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  1. #1
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    From 27.5 to 29er - what changes in tire pressure?

    Hi,
    I've moved from 27.5 to a 29er bike. On the 27.5 I've run 22-24 psi on rear and very rarely had flats. With the new 29er I've already flatted 4 times in last couple of months, riding the same trails.
    If you've had similar experiences - can you provide number of tire pressures you've changed going from 27.5 to 29er (or vice versa)? That would help me decide whether that's the issues or something else*

    Thanks!

    *It could also be the tire choice - I've asked for experience on Spec' Purgatory GRID 2.6 rear on another thread.
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  2. #2
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    I find tire pressure to depend mainly on tire casing width and not very sensitive to wheel diameter. What's the actual casing widths of your 27.5 and 29 tires? Are you tube or tubeless? And, of course, some tires are tougher than others.
    Do the math.

  3. #3
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    On the 27.5 it was Maxxis Minion DHR EXO. On the 29er it's Specialized 2bliss GRID. Both setups not tubeless. I was wondering maybe the wheel diameter has more leverage on the tires.
    --
    If I work to pay for my rides - then why am I at work right now??

  4. #4
    Ride Fast Take Chances :)
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    Tire pressure is a function of volume. more volume = less pressure to support your weight. Generally using the same tire and size on a 29er lets you run lower pressure.
    Sounds like your current tires are not a tough as your old ones.
    Making shit harder than it needs to be isn't awesome, it's just...harder.

  5. #5
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    Quote Originally Posted by amirh1 View Post
    On the 27.5 it was Maxxis Minion DHR EXO. On the 29er it's Specialized 2bliss GRID. Both setups not tubeless. I was wondering maybe the wheel diameter has more leverage on the tires.
    Go tubeless! It's SO worthwhile. Been years since I've suffered a flat, and I ride unreasonably hard (though I tend to float). Oregon lava, Moab (3x in 12 months), whatever -- tubeless is my savior.
    =sParty
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    We get old because we quit riding.

  6. #6
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    Quote Originally Posted by alexbn921 View Post
    Tire pressure is a function of volume. more volume = less pressure to support your weight. ....
    That's actually not true. It's the tension in the sidewalls that supports the wheel. Tension is created by air pressure and is the hoop stress in the tire itself. Hoop stress is determined by the width of the tire casing and the pressure. Somebody somewhere got on this volume thing thinking it sounded smart but it's specious. Tire casing width is the determinant. Of course, all else equal, a wider tire will have more volume, but that's an irrelevant side effect.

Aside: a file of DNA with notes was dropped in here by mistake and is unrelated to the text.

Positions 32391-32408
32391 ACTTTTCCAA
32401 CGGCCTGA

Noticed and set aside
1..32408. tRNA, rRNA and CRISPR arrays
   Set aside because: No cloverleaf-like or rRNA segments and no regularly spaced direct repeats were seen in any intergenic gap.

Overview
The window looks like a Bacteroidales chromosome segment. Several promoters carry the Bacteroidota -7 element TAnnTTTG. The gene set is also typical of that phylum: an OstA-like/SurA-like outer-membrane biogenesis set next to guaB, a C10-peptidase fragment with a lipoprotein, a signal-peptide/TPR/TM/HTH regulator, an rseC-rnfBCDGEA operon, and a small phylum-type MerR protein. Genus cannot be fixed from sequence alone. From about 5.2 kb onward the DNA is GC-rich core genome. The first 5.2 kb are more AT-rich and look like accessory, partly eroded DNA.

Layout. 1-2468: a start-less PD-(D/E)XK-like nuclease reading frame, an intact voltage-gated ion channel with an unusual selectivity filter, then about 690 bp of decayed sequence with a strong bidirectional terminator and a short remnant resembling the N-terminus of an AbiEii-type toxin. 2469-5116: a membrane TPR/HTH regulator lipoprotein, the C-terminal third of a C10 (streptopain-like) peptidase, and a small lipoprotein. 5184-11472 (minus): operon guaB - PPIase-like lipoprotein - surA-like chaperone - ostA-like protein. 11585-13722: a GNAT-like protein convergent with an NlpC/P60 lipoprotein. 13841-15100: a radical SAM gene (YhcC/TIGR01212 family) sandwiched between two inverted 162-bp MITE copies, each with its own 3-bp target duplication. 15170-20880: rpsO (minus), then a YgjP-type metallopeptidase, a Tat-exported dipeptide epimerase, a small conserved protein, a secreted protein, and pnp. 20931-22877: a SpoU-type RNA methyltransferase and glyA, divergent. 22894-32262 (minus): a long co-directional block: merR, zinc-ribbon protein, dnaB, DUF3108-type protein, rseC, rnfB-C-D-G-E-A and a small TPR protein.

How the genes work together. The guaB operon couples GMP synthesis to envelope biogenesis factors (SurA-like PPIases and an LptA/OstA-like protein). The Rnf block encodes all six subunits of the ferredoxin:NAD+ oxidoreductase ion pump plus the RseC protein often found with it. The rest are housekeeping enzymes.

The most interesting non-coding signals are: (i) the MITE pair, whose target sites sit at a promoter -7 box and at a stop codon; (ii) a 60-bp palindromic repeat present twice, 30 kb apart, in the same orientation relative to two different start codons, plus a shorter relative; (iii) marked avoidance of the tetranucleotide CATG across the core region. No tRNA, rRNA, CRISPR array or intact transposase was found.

Do the math.

  7. #7
    Barely in control
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    Yeah, the volume myth was started by some mountain biking meat head journalist about ten years ago and it just won't go away. GO AWAY.

    there. That should do it.

  8. #8
    Ride Fast Take Chances :)
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    Quote Originally Posted by Lone Rager View Post
    That's actually not true. It's the tension in the sidewalls that supports the wheel. Tension is created by air pressure and is the hoop stress in the tire itself. Hoop stress is determined by the width of the tire casing and the pressure. Somebody somewhere got on this volume thing thinking it sounded smart but it's specious. Tire casing width is the determinant. Of course, all else equal, a wider tire will have more volume, but that's an irrelevant side effect.

    Do you have any links to information on the subject?

    Are you implying that a 16x2.25 will support the same weight as a 29x.2.25 at the same pressure? Or does the size of the hoop play a roll in the support too.
    Larger tires tend to be wider and taller giving both sidewall support and extra compression travel. In your option what is the correct way to refer to larger volume tires?
    Making shit harder than it needs to be isn't awesome, it's just...harder.

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